Pubis or pubes, -is, or oftener -ěris, Cucůmis, -is, or očris, a cucumber.
marriageable. Dis, dītis, the god of riches, or rich, Pulvis, -ěris, duft. an adj.
Quiris, -ītis, a Roman. Glis, gliris, a rat.
Samnis, -ītis, a Samnite. Impubis, or impubes, -is, ar ēris, Sanguis, -inis, blood. not marriageable.
Semis, ifsis, the half of any thing. Lapis, ->dis, a stone.
Vomis, or -er, -čris, a plough bares
Samnis and Quiris, pubis and impubis, from the nature of their sig. nification, may also be feminine,
being properly adjectives. Pulvis and cinis are likewise sometimes feminine. Semis is also sometimes neuter, and then it is indeclinable. Exsanguis, bloodless, an adj. has exsanguis in the gen.
Exc. 3. The following are either masc. or femin. and
the boundaries of a ditch.
Exc. 4. These feminines have idis : Caffis, -;dis, a hel. met ; cuspis, idis, the point of a spear ; capis, -idis, a kind of cup; pronulis, idis, a kind of drink, metheglin. Lis, strife, f, has litis.
Exc. 5. Greek nouns in is are generally feminine, and form the genitive variously: Some have eos or ios ; as, herējis, -eos, or -jos, or is, a herely; bafis, is, f. the foot of a pillar ; phrafis, a phrase ; phthisis, a consumption ; poëfis, poetry ; metropolis, a chief city, &c. Some have idis, or idos; as, Paris, idis, or idos, the name of a man ; aspis, -idis, f. an alp; ephemeris, -idis, f. a day.book; Iris, -idis, f. the rainbow ; pyxis, idis, f. a box. So Ægis, the shield of Pallas; canthåris, a fort of fly ; periscēlis, a garter ; proboscis, an elephant's trunk ; pyrămis, a pyramid ; and tigris, a tiger, idis, feldom tigris : all fem. Part have īdis ; as, Pfophis, •īdis, the name of a city: others have inis ; as, Eleufis, rīnis, the name of a city : and some have entis ; as, Simois, Simoentis, the name of a river. Charis, one of the
graces, has Charitis.
OS. 10. Nouns in os are masculine, and have the genitive in otis ; as, nepos, -õtis, a grand child ; Sacerdos, -õtis, a priest.
Exc. 1. The following are feminine :
Glos, gloris, the bufband's Fifter, or Dos, dotis, a dowry.
brother's wife. Exc. 2. The following masculines are excepted in the genitive : Flos, floris, a flower.
Lepos, or -or, -āris, zvit. Honos, or -or, -oris, bonour. Mos, mõris, a cuftom. Labos, or.or, -ōris, labour. Ros, röris, dew.
Custos, -ēdis, a keeper ; also fem. Tros, Trois, a Trojan.
Eos, bovis, m. or f. an ox or cdr. Minos, -õis, a king of Crete.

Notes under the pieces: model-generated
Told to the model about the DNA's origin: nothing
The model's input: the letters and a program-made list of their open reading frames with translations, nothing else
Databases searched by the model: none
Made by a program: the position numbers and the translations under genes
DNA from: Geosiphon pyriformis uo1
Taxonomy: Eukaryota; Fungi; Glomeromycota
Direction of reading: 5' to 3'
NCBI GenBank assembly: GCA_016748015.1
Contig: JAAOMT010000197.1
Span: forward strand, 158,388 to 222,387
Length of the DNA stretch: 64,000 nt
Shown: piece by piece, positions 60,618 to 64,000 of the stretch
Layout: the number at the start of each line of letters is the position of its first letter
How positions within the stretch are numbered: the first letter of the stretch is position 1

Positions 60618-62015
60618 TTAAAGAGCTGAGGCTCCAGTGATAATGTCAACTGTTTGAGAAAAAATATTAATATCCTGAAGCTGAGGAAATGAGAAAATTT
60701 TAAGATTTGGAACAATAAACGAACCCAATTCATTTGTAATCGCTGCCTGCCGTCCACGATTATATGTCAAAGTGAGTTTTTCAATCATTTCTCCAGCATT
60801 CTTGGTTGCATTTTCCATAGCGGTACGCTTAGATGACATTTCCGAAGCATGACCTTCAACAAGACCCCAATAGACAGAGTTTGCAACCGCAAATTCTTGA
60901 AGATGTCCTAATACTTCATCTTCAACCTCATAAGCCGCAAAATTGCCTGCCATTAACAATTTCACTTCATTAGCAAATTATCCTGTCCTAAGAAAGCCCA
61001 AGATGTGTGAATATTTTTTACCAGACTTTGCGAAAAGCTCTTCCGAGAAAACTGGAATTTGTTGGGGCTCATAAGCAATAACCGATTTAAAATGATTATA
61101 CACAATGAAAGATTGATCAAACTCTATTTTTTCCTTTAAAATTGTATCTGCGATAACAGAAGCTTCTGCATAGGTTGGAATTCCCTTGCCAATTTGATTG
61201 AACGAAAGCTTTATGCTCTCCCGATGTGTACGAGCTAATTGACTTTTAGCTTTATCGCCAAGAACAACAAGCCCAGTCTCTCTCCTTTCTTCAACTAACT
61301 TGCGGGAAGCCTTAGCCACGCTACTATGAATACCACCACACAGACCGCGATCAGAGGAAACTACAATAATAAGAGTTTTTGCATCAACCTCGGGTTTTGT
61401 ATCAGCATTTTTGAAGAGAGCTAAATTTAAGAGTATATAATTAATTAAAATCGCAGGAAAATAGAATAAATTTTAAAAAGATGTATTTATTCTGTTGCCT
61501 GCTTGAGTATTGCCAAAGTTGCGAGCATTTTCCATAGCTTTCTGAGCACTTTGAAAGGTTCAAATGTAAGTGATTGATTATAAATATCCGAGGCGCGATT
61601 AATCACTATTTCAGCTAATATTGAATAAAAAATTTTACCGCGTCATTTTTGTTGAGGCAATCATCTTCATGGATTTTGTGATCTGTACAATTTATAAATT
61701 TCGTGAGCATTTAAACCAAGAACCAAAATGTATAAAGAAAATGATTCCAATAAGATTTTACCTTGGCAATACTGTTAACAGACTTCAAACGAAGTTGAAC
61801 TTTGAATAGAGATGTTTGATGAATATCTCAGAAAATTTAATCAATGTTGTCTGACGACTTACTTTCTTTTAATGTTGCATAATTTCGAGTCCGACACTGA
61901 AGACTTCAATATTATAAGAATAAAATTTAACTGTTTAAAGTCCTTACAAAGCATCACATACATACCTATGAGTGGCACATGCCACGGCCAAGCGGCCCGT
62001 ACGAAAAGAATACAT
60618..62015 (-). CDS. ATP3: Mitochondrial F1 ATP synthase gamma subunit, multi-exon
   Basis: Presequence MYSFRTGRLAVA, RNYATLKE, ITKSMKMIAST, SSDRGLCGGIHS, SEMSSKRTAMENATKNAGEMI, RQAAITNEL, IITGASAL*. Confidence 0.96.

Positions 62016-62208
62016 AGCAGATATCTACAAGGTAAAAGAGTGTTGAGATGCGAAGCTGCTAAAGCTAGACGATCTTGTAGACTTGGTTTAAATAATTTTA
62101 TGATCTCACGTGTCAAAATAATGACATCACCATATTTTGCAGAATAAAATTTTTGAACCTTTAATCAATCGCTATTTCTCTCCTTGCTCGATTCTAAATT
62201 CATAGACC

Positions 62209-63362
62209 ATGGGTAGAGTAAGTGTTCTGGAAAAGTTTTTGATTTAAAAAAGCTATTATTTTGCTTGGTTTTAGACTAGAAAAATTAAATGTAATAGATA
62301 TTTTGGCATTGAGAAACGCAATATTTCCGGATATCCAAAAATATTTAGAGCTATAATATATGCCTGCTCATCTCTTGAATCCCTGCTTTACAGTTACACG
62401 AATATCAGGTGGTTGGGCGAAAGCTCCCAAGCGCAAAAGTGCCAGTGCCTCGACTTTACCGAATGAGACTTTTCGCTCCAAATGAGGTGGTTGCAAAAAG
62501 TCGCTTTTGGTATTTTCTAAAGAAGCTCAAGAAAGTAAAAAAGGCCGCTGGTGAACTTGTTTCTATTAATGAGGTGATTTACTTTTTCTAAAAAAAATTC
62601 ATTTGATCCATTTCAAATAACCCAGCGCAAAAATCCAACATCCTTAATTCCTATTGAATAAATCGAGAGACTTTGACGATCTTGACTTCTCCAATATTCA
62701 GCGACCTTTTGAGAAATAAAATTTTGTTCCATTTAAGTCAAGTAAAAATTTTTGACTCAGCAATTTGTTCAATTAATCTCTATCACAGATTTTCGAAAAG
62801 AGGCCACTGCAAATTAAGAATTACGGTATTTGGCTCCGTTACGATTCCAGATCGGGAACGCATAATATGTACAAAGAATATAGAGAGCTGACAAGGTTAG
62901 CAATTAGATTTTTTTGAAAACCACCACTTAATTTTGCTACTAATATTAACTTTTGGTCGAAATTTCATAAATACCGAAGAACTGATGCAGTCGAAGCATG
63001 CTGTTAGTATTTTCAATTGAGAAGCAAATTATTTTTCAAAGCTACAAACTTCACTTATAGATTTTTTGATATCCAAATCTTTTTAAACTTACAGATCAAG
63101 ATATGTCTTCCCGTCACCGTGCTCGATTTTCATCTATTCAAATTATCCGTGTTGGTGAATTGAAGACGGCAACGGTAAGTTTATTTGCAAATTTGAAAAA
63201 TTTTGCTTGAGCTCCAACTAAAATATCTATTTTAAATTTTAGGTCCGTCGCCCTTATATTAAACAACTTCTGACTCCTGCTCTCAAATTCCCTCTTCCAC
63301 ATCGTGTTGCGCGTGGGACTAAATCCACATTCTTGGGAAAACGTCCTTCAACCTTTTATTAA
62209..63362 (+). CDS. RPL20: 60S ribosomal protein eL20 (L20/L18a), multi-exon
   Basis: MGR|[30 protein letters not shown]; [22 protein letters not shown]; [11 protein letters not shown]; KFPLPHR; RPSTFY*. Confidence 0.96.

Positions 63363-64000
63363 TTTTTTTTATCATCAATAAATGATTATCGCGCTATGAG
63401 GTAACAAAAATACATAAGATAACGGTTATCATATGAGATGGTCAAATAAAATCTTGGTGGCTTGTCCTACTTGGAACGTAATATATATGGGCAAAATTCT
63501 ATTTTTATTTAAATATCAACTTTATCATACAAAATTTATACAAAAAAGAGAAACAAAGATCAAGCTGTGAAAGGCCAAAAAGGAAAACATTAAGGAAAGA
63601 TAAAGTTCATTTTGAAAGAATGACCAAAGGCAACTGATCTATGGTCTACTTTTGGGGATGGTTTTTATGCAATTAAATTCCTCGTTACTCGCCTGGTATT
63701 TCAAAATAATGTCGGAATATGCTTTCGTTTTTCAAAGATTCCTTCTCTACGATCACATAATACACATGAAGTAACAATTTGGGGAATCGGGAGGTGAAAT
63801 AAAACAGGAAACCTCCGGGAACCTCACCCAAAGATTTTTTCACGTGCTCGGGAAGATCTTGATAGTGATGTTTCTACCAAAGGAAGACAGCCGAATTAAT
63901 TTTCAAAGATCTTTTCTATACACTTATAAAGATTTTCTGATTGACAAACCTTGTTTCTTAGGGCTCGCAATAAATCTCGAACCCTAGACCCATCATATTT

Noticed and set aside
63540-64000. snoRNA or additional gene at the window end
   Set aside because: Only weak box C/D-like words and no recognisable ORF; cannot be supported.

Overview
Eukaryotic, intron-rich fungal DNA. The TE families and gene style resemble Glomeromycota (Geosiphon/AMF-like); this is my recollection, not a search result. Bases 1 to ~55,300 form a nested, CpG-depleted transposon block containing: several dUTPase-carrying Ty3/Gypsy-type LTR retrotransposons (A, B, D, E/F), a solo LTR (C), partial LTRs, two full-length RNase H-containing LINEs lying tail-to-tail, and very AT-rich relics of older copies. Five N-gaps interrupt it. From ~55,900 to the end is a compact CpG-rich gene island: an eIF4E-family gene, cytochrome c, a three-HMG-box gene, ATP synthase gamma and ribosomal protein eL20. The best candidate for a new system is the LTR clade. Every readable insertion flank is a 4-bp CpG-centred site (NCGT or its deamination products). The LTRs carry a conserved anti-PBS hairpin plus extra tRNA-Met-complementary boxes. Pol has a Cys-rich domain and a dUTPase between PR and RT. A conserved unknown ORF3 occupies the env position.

Exc. 3. Os, offis, a bone ; and ēs, oris, the mouth, neu
Exc. 4. Some Greek nouns have ois ; as, heros, -õis, a hero, or great man : So, Minos, a king of Crete ; Trosa a Trojan ; thos, a kind of wolf.
11. Nouns in us are neuter, and have their genitive in oris ; as peétus, pegóris, the breast; tempus, temporis, time.
Exc. 1. The following neuters have čris.' Acus, chaff
Munus, a gift, or fice. Scelus, a crime. Funus, a funeral. Olus, pot-berbs.
Sidus, a far. Fædus, a covenant. Onus, a burden.
Vellus, a fleece of waoka Genus, a kind, or kin- Opus, a work, Vifcus, an entrail. dred.
Pondus, a weigbt. Ulcus, a bile. Glomus, a clew. Rudus, rubbish. Vulnus, a, wound. Latus, the fide.
Thus, acěris, funèris, &c. Glomus, a clew, is sometimes masculines and has glomi, of the second declension. Venus, the goddess of lovej and vetus, old, an adje&ive, likewise have čris.
'Exc. 2. The following nouns are feminine, and form the genitive variously: Incus, -ūdis, an anvil.
Salus, -utis, Safety. Palus, -ūdis, a pool or morafs. Senectus, -ūtis, old age. Pecus, ( not used) -ūdis, a fbeep. Servitus, -ūtis, pavery. Subfcus, -ŭdis, a dove-tail.
Virtus, ūtis, virtue. Tellus, -ūris, the earth.
Intercus, -ŭtis, an Hydropsy. Juventus, -ūtis, youth.
Intercus is properly an adjective, having aqua understood.
Exc. 3. Monofyllables of the neuter gender have üris, in the genitive; as, Crus, crūris, the leg.
Rus, rūris, the country.
Ligus, or -ur, a Ligurian, has Ligăris ; lepus, masc. a hare, lepăris ; Sus, mafc. or fem. a swine, fuis ; grus, masc. or fem, a crane, gruis.